Andrew Willis explains maternity pay and rights for agency workers.
An agency worker has a contract with an agency — as you’d expect. But the agency worker works for a hirer on a temporary basis, for example, a 12-week engagement.
There are different types of agencies out there, such as recruitment, modelling and entertainment, to name but a few.
Of course, many female workers who have a contract with an agency will get pregnant. So, do they get maternity pay on a temporary contract, such as when working for an agency?
Qualifying criteria: How can agency workers get statutory maternity pay?
For an agency worker to qualify for statutory maternity pay (SMP), she must:
have told the agency about her pregnancy, and the date upon which she expects her SMP to start
have earned at least (or above) the current lower earnings limit (LEL) in an eight-week period
be involved with the same agency for a continuous 26 weeks by the start of the 15th week before the expected week of childbirth (the “qualifying week”). She must continue working for the same agency in the qualifying week.
If an agency worker is unable to accumulate 26 weeks’ continuous engagement because she’s on paid annual leave, or she’s off for sickness, or the agency has no work to offer, then she can still qualify for SMP.
Maternity rights for agency workers
It is illegal to discriminate against agency workers on the following grounds. The agency worker:
gave birth within the last 26 weeks
The following actions are also examples of discrimination if they are due to an agency worker’s pregnancy.
Agency refuses to place the worker in a job.
Hirer refuses to hire the agency worker.
Hirer terminates the job because the agency worker is pregnant.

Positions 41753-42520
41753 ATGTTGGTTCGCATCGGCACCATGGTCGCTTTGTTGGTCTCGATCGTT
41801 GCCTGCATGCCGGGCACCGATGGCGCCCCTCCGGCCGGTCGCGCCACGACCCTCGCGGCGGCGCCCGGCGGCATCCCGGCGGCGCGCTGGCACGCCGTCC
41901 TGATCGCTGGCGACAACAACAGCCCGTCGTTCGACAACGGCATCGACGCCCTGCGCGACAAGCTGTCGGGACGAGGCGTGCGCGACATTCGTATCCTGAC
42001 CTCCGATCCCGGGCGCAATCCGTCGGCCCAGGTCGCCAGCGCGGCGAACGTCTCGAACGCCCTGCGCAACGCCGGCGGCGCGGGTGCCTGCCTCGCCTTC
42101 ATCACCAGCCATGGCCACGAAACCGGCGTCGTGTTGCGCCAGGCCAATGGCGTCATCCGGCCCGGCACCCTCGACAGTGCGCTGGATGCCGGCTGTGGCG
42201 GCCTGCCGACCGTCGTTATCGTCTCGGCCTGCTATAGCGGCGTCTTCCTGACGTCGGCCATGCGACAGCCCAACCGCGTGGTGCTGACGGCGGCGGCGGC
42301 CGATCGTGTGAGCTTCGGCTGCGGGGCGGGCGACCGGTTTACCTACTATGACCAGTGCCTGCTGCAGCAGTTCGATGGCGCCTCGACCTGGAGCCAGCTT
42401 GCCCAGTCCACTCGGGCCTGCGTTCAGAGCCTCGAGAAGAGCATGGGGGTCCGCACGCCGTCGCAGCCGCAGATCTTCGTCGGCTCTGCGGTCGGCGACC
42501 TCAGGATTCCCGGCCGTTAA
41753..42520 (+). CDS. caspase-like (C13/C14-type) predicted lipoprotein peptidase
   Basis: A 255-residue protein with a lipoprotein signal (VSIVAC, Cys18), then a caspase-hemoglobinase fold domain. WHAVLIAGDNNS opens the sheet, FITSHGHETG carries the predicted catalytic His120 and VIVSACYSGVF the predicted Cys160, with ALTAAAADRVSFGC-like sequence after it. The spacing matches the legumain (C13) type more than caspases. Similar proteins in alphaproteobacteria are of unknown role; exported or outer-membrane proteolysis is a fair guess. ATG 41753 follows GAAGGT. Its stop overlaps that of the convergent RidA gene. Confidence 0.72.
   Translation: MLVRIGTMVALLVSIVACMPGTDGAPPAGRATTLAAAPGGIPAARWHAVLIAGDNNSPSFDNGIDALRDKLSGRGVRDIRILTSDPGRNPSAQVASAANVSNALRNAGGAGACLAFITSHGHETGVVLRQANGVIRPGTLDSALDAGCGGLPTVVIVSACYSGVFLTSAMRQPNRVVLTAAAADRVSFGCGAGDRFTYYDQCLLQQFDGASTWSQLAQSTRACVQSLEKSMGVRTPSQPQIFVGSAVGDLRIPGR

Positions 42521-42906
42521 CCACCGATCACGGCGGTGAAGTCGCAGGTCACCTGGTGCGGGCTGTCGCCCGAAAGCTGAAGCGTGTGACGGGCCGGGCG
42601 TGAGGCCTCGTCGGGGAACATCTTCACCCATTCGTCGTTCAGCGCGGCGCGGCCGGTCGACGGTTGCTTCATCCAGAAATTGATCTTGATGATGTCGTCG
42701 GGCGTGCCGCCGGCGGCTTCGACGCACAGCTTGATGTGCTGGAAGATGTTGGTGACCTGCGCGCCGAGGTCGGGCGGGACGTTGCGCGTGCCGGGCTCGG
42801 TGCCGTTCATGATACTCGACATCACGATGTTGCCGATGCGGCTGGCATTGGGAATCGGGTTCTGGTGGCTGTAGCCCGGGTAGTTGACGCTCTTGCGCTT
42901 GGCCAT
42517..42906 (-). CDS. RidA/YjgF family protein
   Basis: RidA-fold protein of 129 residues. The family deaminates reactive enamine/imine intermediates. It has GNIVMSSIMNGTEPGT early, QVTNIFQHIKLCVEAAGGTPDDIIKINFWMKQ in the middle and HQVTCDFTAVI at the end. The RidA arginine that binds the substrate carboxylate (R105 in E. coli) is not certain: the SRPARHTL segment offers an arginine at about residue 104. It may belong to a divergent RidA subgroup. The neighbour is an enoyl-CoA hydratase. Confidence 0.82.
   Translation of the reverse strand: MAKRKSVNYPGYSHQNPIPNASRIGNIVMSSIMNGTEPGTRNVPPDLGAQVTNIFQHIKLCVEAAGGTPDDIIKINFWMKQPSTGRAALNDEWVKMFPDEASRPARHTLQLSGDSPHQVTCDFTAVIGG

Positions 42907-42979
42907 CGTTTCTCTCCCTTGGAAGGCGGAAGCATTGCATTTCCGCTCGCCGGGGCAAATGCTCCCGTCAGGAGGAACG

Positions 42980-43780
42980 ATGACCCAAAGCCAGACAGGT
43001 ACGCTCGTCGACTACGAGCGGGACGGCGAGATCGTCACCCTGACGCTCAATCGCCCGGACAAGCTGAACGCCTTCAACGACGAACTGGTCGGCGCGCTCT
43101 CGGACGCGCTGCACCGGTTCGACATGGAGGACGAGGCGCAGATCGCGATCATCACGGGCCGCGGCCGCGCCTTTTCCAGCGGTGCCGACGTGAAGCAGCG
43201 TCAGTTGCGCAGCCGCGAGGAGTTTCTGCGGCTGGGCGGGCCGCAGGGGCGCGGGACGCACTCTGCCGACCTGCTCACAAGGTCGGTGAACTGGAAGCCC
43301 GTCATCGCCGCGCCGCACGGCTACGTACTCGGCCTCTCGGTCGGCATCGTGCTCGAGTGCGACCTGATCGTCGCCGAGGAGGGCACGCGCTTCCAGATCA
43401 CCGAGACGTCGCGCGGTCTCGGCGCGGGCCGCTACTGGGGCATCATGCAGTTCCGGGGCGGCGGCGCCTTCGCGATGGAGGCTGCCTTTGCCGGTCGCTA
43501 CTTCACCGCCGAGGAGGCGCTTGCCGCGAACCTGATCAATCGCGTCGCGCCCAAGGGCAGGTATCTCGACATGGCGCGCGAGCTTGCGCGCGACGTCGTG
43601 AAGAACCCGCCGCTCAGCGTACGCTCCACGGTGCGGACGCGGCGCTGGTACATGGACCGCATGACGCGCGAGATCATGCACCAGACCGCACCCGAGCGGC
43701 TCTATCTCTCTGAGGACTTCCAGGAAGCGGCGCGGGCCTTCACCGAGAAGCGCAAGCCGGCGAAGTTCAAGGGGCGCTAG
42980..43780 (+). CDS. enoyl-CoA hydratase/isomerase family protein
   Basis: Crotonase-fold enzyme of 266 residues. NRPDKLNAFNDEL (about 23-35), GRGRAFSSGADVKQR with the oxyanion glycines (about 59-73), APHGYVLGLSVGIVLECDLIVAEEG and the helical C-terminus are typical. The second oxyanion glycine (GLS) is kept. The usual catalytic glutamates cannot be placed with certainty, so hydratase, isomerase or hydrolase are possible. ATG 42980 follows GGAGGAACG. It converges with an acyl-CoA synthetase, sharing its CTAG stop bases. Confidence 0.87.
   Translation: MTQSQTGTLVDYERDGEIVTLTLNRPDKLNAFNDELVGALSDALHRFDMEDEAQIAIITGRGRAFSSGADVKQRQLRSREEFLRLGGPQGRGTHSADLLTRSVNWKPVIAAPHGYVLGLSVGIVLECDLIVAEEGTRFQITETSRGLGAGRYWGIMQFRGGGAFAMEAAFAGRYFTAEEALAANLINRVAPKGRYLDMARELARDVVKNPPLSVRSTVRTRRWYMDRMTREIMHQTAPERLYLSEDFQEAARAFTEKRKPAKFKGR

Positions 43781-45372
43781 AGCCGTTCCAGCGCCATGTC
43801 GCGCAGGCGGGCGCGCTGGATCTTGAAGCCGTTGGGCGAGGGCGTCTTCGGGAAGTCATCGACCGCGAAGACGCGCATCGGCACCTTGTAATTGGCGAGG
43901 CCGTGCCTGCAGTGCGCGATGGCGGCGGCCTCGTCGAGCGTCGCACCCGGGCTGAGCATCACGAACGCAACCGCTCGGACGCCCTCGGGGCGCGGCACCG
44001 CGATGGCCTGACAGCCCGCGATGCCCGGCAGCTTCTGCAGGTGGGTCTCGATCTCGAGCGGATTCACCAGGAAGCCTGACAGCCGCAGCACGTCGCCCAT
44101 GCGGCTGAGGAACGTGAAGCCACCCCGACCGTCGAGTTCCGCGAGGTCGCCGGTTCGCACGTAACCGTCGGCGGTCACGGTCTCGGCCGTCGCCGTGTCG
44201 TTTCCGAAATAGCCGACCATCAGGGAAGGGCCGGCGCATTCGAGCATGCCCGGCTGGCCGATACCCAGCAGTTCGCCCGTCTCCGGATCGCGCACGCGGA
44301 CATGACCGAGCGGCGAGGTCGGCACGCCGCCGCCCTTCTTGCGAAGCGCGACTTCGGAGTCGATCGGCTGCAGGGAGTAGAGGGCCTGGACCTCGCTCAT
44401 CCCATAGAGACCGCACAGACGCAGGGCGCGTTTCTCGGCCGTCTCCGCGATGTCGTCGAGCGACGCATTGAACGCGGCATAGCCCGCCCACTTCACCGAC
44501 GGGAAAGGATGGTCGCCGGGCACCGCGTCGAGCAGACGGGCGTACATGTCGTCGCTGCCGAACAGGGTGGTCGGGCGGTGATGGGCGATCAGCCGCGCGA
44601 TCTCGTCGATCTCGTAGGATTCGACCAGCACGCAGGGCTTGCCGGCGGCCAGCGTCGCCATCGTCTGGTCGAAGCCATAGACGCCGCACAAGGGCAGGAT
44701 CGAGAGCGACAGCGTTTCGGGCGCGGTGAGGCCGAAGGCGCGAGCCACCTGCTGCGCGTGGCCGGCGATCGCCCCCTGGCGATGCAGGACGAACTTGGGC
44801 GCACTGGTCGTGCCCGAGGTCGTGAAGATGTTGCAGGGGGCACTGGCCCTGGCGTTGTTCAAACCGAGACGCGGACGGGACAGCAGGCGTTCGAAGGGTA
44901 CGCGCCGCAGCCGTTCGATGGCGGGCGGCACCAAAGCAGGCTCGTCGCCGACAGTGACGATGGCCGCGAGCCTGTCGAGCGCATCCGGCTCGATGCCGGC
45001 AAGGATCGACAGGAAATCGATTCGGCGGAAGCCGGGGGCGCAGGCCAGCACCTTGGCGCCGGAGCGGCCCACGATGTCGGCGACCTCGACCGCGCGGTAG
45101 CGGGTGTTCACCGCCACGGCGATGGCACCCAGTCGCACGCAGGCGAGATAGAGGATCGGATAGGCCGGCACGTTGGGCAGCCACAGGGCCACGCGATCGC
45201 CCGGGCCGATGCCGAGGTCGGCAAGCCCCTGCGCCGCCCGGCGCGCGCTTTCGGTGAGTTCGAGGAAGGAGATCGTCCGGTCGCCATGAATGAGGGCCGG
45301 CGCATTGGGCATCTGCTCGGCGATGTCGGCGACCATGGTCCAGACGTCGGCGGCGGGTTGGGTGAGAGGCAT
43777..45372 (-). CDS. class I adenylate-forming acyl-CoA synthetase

Agency refuses to keep the pregnant worker on its books.
Agency only offers the pregnant worker short jobs, saving the longer opportunities for other agency workers.
Hirer refuses to let the worker come back because the worker took leave for her maternity.
Health risks to agency workers
A hirer should make reasonable adjustments so that a pregnant worker or new mother worker can do her job successfully.
If this is not possible, and the worker has 12 weeks’ continuous engagement in one job, the agency must offer the worker suitable alternative work on equal terms, or suspend the worker on full pay for what would have been the length of the contract.
Antenatal care for agency workers
Once an agency worker has 12 weeks in one job, she can get paid time off to attend antenatal care if it’s not possible for her to arrange the antenatal care outside of her working hours.
She will also be eligible for payment if her travel time (to the appointment) is during her working hours.
Antenatal care includes antenatal classes, appointments, and — if a doctor or midwife recommends them — parenting classes.
Maternity leave for agency workers
Most agency workers cannot take maternity leave, adoption leave, or shared parental leave. Currently, only people with the employment status of an employee have access to these rights.
Talk to an expert
For more information about maternity pay for temporary workers, contact Croner on 0808 1454 436.
Last reviewed 5 September 2018